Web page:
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  • Given that it's not unusual for patients to be discharged constipated -sometimes quite badly this will probably be the new short cut to managing this problem if it becomes a tick box target. Make managers accountable for staffing levels and front line staff only accountable when they are properly staffed and maybe trusts will stop looking to front line staff to make cost savings. Managers multiply at an alarming rate and to protect themselves look to bring in savings from below. We now have two band eights who do everything together and without a hint of irony tell us to work smarter when staffing levels drop even when it's by fifty percent.

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  • michael stone

    tinkerbell | 24-Sep-2013 7:41 am

    I'm with you - 'bring it on' is my gut instinct.

    But I still suspect that the copious amount of 'box-ticking' and record-keeping in the NHS, is likely to make it very difficult to pin blame on people who are 'away from the wards' - I still think those people will probably be able to create front-line situations in which it is hard to provide sensible and good care, and will STILL 'avoid being blamed'.

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  • About time they also prosecute other directors and executives (not just nurses) in all other areas of poor practice, such as management of resources and finance.

    Seems like most of the people at the top move sideways into other similar roles, once crippling change management have been implemented at any institution, while people on the frontline, delivering and/or receiving care are bearing the burden of their changes.

    Box ticking does not mean anything other than ticking a box. There are audits on audits, and some of this is getting in the way of actual patient care and ensuring staff are fit and resourced enough to do their job - hang a mo:

    Hourly patient alive check (tick) ;)

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  • tinkerbell

    if the people at the top know they are also going to be held to account about what happens on the ground floor this should be a step in the right direction, surely?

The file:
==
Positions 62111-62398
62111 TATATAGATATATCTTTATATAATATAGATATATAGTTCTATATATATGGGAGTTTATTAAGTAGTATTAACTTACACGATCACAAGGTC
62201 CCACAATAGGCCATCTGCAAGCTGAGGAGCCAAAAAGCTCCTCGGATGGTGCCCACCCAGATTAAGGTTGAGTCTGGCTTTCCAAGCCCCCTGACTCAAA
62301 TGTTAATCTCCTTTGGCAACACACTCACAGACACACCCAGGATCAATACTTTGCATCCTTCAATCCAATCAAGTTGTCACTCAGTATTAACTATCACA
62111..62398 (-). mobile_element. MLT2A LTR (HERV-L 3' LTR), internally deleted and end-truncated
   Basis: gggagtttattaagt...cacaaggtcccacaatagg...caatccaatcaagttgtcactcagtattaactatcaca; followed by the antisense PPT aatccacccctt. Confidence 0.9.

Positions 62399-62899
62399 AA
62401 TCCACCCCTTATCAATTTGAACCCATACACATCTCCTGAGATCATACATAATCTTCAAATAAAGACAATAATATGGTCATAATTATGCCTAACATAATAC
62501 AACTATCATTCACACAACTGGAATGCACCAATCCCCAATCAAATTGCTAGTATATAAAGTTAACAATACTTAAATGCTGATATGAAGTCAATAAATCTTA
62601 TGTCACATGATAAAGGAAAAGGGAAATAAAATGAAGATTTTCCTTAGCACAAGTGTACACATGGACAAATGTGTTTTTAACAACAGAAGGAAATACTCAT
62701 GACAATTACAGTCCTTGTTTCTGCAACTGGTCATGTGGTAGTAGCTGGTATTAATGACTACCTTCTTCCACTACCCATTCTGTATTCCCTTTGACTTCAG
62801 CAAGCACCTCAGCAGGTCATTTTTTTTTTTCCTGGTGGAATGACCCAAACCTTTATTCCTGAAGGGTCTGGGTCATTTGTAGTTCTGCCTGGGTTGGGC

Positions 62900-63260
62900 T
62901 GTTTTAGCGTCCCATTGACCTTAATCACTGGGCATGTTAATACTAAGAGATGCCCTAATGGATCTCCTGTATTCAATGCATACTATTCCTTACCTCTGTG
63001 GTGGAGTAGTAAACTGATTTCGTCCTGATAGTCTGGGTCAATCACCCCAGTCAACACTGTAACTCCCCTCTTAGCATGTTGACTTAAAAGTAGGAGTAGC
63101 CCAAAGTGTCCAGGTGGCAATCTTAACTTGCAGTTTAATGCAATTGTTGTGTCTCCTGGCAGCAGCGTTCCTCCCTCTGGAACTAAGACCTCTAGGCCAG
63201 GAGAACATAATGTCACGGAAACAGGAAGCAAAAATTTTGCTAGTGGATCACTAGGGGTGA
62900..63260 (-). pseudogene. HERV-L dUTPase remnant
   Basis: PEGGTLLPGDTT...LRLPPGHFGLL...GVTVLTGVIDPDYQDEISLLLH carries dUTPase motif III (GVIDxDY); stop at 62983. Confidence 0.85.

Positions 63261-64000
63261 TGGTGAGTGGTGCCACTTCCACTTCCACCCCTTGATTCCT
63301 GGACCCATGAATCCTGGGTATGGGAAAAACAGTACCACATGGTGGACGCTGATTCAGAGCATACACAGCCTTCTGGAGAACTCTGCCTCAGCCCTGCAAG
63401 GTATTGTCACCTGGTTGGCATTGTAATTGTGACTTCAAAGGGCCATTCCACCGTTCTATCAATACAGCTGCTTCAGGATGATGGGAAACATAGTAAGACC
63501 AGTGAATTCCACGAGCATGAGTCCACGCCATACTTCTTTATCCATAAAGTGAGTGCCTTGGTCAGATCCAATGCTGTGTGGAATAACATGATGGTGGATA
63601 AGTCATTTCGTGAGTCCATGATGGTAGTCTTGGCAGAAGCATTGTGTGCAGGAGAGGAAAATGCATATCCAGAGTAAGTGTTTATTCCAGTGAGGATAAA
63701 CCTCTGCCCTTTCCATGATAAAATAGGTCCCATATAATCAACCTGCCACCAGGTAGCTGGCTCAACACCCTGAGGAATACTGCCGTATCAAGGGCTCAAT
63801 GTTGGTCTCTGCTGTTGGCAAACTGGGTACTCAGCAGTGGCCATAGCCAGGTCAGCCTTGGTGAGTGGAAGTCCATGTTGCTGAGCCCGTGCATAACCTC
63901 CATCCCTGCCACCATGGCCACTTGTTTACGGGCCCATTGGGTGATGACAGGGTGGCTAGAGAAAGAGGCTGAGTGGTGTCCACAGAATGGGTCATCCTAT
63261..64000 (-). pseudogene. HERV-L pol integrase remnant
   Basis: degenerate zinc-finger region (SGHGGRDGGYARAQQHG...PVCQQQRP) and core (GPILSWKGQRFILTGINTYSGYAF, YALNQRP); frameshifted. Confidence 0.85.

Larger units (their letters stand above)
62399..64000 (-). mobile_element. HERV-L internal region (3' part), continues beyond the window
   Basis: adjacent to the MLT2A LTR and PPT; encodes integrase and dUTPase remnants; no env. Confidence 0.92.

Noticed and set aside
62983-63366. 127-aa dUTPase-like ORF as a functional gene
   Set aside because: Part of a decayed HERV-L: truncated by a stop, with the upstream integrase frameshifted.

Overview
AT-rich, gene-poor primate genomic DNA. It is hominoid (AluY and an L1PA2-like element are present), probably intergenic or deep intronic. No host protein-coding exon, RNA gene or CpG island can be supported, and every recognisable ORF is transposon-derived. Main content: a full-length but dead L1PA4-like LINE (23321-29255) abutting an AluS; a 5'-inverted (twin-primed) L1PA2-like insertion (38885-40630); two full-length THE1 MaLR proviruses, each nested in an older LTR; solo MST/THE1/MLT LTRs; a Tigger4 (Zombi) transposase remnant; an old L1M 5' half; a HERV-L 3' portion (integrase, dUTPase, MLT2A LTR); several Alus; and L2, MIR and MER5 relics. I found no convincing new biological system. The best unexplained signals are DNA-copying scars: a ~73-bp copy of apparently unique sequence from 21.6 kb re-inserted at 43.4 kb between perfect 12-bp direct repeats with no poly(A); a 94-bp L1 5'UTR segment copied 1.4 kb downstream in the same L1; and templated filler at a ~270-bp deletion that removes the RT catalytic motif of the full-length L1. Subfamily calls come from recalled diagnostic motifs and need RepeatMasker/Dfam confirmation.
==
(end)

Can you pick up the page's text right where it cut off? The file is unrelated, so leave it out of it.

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  • This is great! The ones at the top putting pressure on nurses and ignoring nurses concerns and cries......
    My Trust is going through de-banding but all at the top and those well paid executive are ignoring the voices of concern nurses, about skill mix, staffing level, low on equipment, low ward stock etc....When incidents will start to occur, complains will start pouring in, investigations...., claims and payments then the government will want to know.
    All they are after is cost saving!
    So now it is great that they will be chasing these at the tops also.

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  • Anonymous | 24-Sep-2013 5:24 pm

    Do you honestly believe that they really will prosecute anyone at the top? The mechanisms already exist for this to happen. How many executives have we seen being prosecuted? This is just another meaningless, 'non' policy anoouncement to gain votes.

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  • Like others have said: it is about time.

    Those that sit in their air-conditioned offices,collecting their £100k plus salaries who make life and death decisions without ever having to meet patients face-to-face; who scuttle-off to another Trust or get promoted when things go tits-up, and who are never ever held to account. I think the prospect of doing jail time might focus their minds when they close beds, reduce nursing staff numbers and put poor patients at risk - jail the lot of 'em!